Vintage and Vinyl Revival

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Sometimes it’s tricky to keep track of what the hipsters are up to. With their born-in-the-wrong-era band tees and man buns, young people caring a little more than most about their “aesthetics” are notorious for changing the tide of the mainstream. The critics complain that these trends have already run their course, but hipsters value what this fast-paced culture often forgets: the treasures of the past.

Flashback to the 1940’s, when the original hipsters were white teens following the underground jazz scene, stepping across racial boundaries in berets and pinstripe suits. Then there were the Beatniks, and the Brooklyn bohemians. No matter how many times this melting pot of styles and culture transformed, one thing was certain– the hipsters kept the alternative style and music scene alive.

Today, this subculture can be found in vintage jackets and second-hand jeans, sifting through records. With the growth in popularity of clothing resale curators like Buffalo Exchange, grandma sweaters seeking a new life in the Goodwill suddenly take on a trendy appeal. Even the ratty flannels and ripped boyfriend jeans in Urban Outfitters have adopted the worn-in vibe only naturally found in the thrift store.

As for the resurgence of vinyl, young collectors shop at hole-in-the-wall finds like Record Outlet on Thousand Oaks Blvd. According to Billboard, vinyl accounted for 6.5% of all album sales last year. With 13.1 million sold, 2016 marks the eleventh year that record sales have been on the rise. Even Barnes and Noble and some Whole Foods Market stores boast vinyl sections.

So why is it worth noticing picky shoppers accenting tasteful hard copies of their favorite albums with recycled clothing? Well, in an increasingly global economy, consumers turning their noses up at massed produced apparel fresh from the factories see thrift shopping as more than just an inspiration from Macklemore’s 2013 hit single. Not only is shopping secondhand more affordable, but promotes sustainable living. Instead of viewing castoff materials as waste, ethical shoppers are willing to seek out used attire and tailor it to their style, even mending their finds if necessary. At many secondhand stores, like Zoe’s No Fleas Market on Thousand Oaks Blvd, part of the proceeds go to charitable causes like animal rescue, clothing the homeless, or helping disabled veterans.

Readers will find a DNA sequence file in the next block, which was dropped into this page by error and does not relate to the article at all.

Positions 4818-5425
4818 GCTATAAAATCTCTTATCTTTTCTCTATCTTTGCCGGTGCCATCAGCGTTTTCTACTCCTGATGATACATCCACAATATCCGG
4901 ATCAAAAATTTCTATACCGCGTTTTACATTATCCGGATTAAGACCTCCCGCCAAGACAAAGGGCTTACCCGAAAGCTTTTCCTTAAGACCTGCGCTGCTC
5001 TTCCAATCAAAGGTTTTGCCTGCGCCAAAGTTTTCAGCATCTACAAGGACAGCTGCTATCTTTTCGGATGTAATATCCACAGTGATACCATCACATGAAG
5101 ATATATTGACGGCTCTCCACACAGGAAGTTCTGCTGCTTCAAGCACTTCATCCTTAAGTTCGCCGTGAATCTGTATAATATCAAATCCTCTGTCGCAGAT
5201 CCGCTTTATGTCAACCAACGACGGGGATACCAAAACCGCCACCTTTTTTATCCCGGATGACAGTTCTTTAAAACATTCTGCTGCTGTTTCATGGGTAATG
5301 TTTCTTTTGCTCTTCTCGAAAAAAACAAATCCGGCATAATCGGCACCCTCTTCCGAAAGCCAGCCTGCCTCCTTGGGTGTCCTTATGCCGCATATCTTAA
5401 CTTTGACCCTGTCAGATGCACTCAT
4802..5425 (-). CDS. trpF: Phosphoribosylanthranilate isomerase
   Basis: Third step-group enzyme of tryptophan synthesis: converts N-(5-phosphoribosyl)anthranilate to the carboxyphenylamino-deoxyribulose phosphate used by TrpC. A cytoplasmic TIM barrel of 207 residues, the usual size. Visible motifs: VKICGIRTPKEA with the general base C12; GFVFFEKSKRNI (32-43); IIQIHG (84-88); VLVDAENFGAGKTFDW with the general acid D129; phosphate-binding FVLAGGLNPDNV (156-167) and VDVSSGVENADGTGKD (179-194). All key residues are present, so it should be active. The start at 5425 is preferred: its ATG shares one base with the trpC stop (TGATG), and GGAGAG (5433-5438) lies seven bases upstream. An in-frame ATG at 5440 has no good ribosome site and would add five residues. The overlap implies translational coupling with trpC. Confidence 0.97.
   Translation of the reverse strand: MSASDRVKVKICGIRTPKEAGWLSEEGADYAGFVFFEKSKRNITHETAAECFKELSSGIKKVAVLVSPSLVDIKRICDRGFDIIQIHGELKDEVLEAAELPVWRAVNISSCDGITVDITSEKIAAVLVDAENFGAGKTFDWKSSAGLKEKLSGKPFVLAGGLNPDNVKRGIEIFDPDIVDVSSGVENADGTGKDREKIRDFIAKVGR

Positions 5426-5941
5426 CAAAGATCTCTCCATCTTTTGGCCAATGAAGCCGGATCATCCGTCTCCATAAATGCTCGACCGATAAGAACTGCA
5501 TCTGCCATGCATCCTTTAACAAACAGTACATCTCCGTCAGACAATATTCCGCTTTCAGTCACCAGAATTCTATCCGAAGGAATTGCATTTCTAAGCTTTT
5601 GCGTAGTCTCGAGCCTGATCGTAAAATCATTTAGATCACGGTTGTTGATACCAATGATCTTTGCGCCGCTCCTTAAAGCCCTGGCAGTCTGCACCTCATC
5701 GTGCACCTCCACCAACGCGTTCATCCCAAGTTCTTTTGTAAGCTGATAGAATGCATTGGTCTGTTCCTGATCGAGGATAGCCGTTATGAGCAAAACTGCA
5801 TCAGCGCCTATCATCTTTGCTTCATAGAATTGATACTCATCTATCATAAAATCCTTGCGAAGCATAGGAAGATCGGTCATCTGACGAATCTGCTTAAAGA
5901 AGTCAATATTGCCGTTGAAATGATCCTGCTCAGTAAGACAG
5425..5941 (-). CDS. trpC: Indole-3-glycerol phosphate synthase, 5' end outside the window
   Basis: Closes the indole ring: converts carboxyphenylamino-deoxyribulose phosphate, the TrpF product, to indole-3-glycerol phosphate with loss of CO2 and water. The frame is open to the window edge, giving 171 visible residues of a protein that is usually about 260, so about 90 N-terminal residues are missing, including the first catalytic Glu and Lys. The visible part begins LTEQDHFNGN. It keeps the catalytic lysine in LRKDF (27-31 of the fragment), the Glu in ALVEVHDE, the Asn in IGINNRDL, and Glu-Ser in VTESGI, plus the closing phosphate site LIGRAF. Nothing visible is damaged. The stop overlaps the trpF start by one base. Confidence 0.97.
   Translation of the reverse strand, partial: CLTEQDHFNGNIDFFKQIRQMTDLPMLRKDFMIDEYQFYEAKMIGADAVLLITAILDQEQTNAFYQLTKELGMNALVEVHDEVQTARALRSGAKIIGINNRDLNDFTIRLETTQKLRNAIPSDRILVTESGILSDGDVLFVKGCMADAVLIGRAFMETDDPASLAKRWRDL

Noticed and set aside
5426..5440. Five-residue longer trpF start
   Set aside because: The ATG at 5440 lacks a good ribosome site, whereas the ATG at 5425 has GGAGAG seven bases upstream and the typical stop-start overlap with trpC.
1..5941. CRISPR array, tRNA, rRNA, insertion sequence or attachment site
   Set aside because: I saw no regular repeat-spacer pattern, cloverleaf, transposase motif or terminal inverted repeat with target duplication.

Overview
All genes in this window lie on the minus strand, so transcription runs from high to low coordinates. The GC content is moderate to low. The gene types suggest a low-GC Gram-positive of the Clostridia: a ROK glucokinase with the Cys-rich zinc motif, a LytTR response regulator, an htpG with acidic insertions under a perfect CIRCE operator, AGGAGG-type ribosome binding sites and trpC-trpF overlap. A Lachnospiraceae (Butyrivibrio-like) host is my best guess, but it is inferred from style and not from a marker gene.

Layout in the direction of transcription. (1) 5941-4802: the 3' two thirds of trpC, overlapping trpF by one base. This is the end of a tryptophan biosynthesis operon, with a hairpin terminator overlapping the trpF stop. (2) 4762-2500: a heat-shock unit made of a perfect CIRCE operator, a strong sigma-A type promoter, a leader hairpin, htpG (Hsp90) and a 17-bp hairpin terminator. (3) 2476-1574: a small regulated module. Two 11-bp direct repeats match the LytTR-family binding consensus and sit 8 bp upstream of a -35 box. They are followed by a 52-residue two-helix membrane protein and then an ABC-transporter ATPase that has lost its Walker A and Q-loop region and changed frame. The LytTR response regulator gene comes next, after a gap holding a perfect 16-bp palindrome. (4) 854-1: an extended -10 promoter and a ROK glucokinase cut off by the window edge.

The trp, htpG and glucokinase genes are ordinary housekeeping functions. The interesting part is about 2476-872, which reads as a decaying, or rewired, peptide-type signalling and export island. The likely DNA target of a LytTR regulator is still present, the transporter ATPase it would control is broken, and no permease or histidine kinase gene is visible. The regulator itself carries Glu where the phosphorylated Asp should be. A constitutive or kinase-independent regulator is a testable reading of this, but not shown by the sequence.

Sophomore Lauren Faciana wears clothes from thrift stores and flea markets as a way to embrace her creative style.

“The main thing I love about thrifting is the uniqueness of every piece,” said Faciana, “I won’t see another girl wearing the same shirt I am and that really boosts my confidence in my outfit.”

Like Faciana, vinyl junkies also see their collections as collages of the past and present. In the music world, young fans appreciate one of the remaining tangible mediums in the increasingly digital world– the record. Like the thrifters refuse to waste clothes another’s closet castaways, these collectors are not ready to send record players and vinyl to the dumpsters along with telegraphs and pagers just yet.

With the increasing demand for vinyl and used clothing in the vintage-centric community, more teens are taking to the dusty racks and shelves. Though Goodwill has responded with climbing prices, this shopping realm is still much more affordable compared to the apparel overflowing the shopping malls. Vinyl can be increasingly expensive too, but worth the splurge for the eclectic shopper.

 


Whether a vintage or vinyl seeker opens their wallet voting for sustainable living or original style, their choices challenge the role of the conventional consumer. Somehow, they have managed to create a time capsule of music and mode. While the mainstream obsesses over the Kardashians or the newest iPhone, these hipsters preserve what is otherwise forgotten. Thanks to them, dusty David Bowie records and ‘90s jelly sandals are here to stay.